Maj. Gen. Rick Lynch, who commands U.S. troops south of the capital in a bid to block the flow of weapons and fighters into Baghdad, said last month that his troops were tracking about 50 members of Iran’s Revolutionary Guard Corps in their area — the first detailed allegation that Iranians have been training fighters within Iraq’s borders.
The charge against an Iranian military unit the White House is considering blacklisting as a terrorist group bolsters previous American claims of Iranian meddling in Iraq.
The top commander in Iraq, Gen. David Petraeus, also said this month that he had solid evidence, including the explanations of captured Iranian agents, that Iran was behind lethal attacks in Iraq. Petraeus warned Congress that the U.S. already was fighting a “proxy war” with Iran.
For the U.S. soldiers in Wasit, that means bolstering security at the Zurbatiya border crossing — a wire-enclosed maze through which as many as 1,200 Iranians a day can enter Iraq legally, most pilgrims headed to the Shiite holy cities of Karbala and Najaf. The number of Iraqis traveling to and from Iran is not limited, but they are screened and searched.
The Americans have made progress since arriving on June 20, installing a computer system for their Iraqi counterparts to track wanted suspects, implementing a biometrics system to take iris scans and fingerprints, and building metal hangers and awnings to shield pilgrims as temperatures soar above 120 degrees.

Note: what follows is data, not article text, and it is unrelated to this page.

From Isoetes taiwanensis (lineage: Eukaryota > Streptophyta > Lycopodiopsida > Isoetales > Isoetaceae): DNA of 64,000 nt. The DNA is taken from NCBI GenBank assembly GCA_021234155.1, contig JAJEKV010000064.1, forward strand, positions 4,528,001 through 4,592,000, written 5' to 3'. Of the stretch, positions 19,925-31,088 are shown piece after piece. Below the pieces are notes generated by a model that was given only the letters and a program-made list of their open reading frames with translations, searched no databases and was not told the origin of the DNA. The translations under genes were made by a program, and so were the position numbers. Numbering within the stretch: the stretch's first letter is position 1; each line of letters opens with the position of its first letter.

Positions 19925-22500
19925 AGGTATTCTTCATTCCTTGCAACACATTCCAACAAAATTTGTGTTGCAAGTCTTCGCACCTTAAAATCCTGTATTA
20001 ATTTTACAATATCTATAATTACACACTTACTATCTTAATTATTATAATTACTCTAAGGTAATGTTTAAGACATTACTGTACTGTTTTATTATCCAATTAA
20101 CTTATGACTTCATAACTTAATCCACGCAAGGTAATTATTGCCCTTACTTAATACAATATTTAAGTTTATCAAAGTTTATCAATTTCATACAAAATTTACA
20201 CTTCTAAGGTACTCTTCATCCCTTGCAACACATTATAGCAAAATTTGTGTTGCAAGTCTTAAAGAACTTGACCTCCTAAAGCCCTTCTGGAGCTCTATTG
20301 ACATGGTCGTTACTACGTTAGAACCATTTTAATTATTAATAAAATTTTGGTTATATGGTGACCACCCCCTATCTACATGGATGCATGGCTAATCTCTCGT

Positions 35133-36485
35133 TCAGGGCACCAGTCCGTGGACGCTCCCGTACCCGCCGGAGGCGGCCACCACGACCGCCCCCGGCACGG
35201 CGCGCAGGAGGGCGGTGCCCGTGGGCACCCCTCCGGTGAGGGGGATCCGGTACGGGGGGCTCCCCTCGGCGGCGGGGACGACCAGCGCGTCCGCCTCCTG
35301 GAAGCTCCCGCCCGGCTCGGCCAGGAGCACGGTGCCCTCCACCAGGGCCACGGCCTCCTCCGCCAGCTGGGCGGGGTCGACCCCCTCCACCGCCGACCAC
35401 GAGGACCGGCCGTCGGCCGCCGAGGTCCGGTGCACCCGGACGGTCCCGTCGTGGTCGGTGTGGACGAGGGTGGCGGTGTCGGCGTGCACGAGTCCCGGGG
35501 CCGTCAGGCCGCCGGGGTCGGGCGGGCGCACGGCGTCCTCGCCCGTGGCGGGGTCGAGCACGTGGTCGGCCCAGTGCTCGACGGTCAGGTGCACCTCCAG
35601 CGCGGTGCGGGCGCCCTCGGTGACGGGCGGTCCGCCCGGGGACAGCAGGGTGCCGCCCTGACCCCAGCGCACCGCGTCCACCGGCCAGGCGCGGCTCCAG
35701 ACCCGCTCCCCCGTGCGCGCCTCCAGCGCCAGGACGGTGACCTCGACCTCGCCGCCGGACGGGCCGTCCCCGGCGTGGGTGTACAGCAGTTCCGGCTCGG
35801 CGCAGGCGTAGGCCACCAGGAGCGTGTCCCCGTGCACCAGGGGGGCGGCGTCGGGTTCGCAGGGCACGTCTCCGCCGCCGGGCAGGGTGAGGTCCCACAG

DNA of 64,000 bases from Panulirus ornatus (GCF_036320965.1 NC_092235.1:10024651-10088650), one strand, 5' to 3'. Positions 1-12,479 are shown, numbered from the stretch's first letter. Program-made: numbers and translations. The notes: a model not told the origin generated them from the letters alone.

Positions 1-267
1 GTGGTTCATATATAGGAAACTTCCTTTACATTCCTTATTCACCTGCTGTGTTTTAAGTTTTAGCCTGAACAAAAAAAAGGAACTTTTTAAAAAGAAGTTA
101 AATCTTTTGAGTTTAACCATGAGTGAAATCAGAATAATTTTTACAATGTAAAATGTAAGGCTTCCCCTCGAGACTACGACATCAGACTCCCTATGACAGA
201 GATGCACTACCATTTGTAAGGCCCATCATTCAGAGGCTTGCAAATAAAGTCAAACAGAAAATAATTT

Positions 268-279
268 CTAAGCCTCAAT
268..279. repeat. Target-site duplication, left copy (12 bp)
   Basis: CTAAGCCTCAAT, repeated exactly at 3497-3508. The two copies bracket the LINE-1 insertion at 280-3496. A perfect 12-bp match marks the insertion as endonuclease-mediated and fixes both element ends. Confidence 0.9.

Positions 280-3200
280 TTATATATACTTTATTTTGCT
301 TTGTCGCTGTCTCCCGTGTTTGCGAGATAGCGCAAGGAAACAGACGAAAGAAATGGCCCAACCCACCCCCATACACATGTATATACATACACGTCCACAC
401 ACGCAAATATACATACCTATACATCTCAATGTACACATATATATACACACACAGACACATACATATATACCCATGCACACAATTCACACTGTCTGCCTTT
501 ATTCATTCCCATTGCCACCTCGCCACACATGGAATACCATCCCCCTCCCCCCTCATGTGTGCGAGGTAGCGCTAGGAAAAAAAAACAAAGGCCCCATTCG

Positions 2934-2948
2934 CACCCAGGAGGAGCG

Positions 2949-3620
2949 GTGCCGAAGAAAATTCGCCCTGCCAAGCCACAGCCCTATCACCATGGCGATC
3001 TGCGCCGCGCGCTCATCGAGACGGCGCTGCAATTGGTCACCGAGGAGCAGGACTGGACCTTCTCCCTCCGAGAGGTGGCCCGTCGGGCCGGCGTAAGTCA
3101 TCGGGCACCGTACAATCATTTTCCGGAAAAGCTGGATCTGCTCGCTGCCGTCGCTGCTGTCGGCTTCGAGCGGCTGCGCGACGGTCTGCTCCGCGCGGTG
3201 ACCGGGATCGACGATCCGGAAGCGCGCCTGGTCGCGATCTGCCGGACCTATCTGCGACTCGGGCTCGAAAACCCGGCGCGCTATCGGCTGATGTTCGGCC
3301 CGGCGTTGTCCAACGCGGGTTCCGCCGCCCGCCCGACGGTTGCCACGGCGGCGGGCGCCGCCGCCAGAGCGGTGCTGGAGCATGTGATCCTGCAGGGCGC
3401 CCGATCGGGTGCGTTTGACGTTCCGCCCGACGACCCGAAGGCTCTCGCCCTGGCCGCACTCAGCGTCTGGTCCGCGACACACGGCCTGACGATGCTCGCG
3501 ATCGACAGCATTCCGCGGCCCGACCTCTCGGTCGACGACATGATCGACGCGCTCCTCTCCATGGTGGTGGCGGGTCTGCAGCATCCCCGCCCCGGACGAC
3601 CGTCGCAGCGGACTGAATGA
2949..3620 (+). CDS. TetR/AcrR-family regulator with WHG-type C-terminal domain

They’re providing X-ray machines for luggage, hiring porters to unload trucks and building a watchtower to allow better oversight of trucks being searched and loaded on the Iranian side. The Iranians already have one, although Mueller insists his will be taller.
The military also plans to erect six forts by Nov. 1 manned by the Georgian troops to augment the 17-22 Iraqi checkpoints — most nothing more than concrete bunkers that lack electricity and water — along the porous, unmarked border. Mueller said the goal is to improve their ability to chase smugglers who use backroads.
Currently U.S. teams spend shifts of two or three days patrolling the border entry point, but they have to set up cots outside to spend the night and risk running low on fuel and water. The new base will solve that.
“Right now it’s very hard for us to do our job because we’ve got to drive an hour, 15 minutes and sometimes it’s about 2 1/2 hours up north, especially during the rainy season,” Mueller said during a recent interview at his office on the Forward Operating Base Delta, a former Iraqi air base that saw heavy use during the 1980-88 Iran-Iraq war.
“We spend a lot of time drinking chai and exchanging pleasantries rather than working. So if we’re there every day — after a while we’re just part of the team,” he said.
On two recent days, teams of some two dozen U.S. soldiers stationed themselves at the entry point and search areas, standing alongside their Iraqi colleagues and donning gloves to sift through suitcases and plastic Barbie bags piled onto stone counters.
Iraqis, Iranians and even some Pakistanis, including men carrying crying toddlers and women shrouded in black, crowded around the counter. They were accompanied by porters, who make a healthy living carting luggage across the compound as the travelers have to walk through to tour buses or other transportation waiting on either side.
Others stood in line to undergo questioning and biometrics in air-conditioned trailers serving as passport control.
Soldiers in the cargo area X-rayed the content of trucks and singled out vehicles to be searched more thoroughly. Some 350-400 trucks are processed daily, Mueller said.
The troops were on alert for three militants believed to be trying to get to Iran for training, but the only contraband found was a batch of bad apples that failed to meet Iraq’s food standards.
The apples were shoveled into barrels and burned.
The U.S. colonel had a simple question.